• Administrative technology unlocks advancements such as increased productivity, new forms of government, new buildings, and the national idea system.
  • Diplomatic technology unlocks advancements such as naval units, improvements in trade, new buildings, and improved colonial expansion.
  • Military technology unlocks advancements such as new types of land units, improved unit morale, combat tactics, and new buildings.

Gameplay is influenced by random events that arise every so often for the player. These events can be either helpful or harmful. Some of these random events are driven by an individual country's history, while some can apply to any country and serve generally to enhance the "flavor" of the game. Players can choose to play single player mode versus the AI, or multiplayer over a LAN or the Internet against a mix of human and AI opponents. Single player also has the option of "Ironman" mode, which locks several settings such as difficulty, and removes the control of saving the game from the player. This means that any mistakes are irreversible. It is, however, the only way to receive any of the game's many achievements.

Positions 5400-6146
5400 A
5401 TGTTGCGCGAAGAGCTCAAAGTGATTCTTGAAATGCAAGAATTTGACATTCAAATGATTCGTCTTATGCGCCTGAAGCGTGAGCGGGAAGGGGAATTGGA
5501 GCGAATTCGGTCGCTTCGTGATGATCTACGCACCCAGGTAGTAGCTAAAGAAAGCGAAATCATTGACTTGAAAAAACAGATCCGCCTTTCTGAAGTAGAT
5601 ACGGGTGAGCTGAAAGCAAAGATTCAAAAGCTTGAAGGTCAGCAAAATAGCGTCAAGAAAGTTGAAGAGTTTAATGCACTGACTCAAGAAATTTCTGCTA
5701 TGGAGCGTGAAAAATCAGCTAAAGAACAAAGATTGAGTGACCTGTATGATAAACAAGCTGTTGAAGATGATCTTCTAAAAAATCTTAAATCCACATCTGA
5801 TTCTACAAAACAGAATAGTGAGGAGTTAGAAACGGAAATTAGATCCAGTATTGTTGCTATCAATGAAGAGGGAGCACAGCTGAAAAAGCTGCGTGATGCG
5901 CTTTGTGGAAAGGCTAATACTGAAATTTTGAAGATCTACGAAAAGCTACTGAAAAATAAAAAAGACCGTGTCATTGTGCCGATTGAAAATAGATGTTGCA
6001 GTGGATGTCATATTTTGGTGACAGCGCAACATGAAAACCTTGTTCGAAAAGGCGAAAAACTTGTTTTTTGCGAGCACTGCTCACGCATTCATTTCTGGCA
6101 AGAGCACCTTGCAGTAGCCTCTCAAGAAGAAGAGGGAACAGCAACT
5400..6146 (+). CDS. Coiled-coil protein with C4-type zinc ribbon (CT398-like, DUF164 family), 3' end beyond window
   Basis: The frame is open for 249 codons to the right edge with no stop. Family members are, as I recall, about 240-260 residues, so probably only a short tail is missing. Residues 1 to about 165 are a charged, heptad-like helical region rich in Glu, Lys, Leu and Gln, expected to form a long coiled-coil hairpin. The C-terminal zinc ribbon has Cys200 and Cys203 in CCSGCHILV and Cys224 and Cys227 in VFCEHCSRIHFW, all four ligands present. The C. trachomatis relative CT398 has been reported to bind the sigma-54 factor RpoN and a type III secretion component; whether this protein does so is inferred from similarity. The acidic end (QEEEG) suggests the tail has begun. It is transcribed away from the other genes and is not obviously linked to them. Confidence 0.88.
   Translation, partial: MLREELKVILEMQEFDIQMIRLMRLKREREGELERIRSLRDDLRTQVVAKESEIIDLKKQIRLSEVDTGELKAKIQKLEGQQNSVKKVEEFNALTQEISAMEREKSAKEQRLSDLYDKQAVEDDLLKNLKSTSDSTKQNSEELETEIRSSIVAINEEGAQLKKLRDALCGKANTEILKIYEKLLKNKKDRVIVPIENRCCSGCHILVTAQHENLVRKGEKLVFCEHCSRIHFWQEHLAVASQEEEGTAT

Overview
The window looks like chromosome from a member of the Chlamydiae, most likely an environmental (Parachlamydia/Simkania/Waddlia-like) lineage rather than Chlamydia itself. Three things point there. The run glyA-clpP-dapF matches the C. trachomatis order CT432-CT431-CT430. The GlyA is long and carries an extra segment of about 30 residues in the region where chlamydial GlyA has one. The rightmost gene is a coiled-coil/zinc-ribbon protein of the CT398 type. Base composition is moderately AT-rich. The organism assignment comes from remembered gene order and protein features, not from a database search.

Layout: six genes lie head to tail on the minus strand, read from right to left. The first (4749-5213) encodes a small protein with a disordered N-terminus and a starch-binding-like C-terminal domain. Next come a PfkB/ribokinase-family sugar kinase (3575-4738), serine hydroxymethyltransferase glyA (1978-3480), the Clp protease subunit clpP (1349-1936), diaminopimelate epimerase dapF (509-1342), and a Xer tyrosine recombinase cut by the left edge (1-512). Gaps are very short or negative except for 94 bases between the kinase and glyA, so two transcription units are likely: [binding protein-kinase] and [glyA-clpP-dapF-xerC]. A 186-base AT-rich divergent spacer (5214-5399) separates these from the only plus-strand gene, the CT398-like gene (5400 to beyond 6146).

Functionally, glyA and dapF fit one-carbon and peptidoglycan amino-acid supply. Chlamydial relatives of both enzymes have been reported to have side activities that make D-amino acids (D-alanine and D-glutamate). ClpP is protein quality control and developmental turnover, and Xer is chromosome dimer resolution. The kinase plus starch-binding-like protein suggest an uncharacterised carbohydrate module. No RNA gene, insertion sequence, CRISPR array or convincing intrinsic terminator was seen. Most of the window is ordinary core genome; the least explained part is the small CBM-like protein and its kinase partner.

Early design discussions for Europa Universalis IV began shortly after the December 2010 release of Divine Wind, the final DLC for Europa Universalis III[citation needed] with development, based on the Clausewitz Engine, beginning in earnest in about September 2011.[5] It was first announced to the public in August 2012, to coincide with a showing at that year's Gamescom,[6] after having been teased under the codename of "Project Truman".[7]